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  • A bit suss?

    Hi,

    Not sure if this is in the right place, my brain is addled from lack of sleep but I just found this in my MISI inbox...

    Hi
    I am really interested in your items for my bridal accessory shop in Belfast and also my new website that is about to go live confettini.co.uk, would you be interested in supplying wholesale/dropship.


    ...Call me a cynic but I thought 'yeah right whatever' and it looks like I'm right because I googled the website and the Whois register says it's not registered so it can't be 'about to go live' can it?

    Why lie and what do they hope to get out of it? Anyone got any thoughts?

    Sleep-deprived Lorna x
    Lorna x

    http://twistedspiral.wordpress.com/ - I've finally ventured into the world of blogging!

  • #2
    It sounds dodgy to me. I think you can often tell by the way these emails are worded. Have you checked "properties" of the email it's come from? That can often give you a clue.
    Celia
    I can't be creative and tidy too
    www.jencel.co.uk for beads, findings and threads
    The Occasional Sheffield Bead Shop
    Jencel on Facebook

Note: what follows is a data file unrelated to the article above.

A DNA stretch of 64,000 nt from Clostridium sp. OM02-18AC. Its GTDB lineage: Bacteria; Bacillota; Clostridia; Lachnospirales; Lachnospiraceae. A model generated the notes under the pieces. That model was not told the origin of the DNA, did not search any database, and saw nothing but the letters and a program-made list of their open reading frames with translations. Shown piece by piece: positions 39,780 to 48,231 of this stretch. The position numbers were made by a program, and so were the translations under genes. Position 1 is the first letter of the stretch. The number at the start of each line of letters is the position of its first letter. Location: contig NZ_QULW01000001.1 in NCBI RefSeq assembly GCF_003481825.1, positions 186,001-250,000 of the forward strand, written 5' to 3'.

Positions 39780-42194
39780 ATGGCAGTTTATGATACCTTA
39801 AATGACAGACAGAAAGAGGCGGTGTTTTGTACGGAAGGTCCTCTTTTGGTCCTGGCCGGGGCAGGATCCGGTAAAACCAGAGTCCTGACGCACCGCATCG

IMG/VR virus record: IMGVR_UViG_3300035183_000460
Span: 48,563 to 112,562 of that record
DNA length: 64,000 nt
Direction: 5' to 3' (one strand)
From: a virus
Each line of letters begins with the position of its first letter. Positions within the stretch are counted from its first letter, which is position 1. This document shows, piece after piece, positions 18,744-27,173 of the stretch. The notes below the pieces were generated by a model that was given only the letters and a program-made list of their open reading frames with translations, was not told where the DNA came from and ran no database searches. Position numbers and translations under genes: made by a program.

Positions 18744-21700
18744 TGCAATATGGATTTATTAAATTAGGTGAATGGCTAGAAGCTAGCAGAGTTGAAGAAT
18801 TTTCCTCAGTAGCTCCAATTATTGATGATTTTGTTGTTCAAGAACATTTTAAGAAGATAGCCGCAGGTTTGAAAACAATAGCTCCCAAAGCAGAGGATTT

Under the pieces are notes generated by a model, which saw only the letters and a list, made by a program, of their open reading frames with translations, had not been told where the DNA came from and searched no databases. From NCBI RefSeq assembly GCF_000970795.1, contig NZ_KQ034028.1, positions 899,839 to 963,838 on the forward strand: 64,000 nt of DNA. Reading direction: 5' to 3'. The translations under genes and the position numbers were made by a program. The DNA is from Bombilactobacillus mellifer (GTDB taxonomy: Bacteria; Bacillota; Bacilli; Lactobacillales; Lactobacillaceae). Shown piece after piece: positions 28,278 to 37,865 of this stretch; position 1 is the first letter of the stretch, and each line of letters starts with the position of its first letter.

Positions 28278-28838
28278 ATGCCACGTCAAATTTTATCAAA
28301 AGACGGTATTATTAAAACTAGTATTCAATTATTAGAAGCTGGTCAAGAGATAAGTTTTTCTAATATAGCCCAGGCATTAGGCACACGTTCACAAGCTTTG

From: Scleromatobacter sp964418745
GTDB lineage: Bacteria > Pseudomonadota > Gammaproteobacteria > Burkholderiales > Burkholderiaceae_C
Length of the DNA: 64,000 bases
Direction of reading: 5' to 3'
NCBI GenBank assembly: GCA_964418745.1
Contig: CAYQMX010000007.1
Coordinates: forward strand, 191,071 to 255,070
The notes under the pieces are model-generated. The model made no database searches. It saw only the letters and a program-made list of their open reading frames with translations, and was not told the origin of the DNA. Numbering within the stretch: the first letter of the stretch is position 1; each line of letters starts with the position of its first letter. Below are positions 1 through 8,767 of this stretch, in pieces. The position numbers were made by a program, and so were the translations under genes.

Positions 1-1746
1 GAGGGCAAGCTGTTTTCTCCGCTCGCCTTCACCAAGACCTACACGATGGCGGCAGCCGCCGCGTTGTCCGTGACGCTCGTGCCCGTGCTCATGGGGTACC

Comment


    • #3
      Hi.
      I had a similar message a couple of weeks ago wanting to buy my stuff for a shop in India (!).
      I just ignored it because I thought it was spam. I didn't hear anything back from them so that probably proves my point. I would ignore it if I was you and see if they get back to you- if they are on the up and up they will email you again.
      Louise
      x

      Comment


      • #4
        Originally posted by jencel View Post
        It sounds dodgy to me. I think you can often tell by the way these emails are worded. Have you checked "properties" of the email it's come from? That can often give you a clue.
        What do you mean by 'properties' of the e-mail? As in who sent it, type of e-mail address that kind of thing? It was a hotmail address which put me off from the start, I'd never use my hotmail address for business purposes!

        Thanks for both replies, yes I was very suspicious from the start because they don't say the name of the shop and the downright lie about the website and I'm not considering contacting them.

        But what do they get out of it? I feel very naive because I can normally see the advantages for the conman but in this instance I don't understand what info I could give them that they could gain from?

        A confused Lorna x
        Lorna x

        http://twistedspiral.wordpress.com/ - I've finally ventured into the world of blogging!

        Comment


        • #5
          You should let Misi know by forwarding a copy of the email to them. They should look into it and check if it's spam!
          Diane
          Reach for the moon-if you miss-you'll still be amongst stars




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          • #6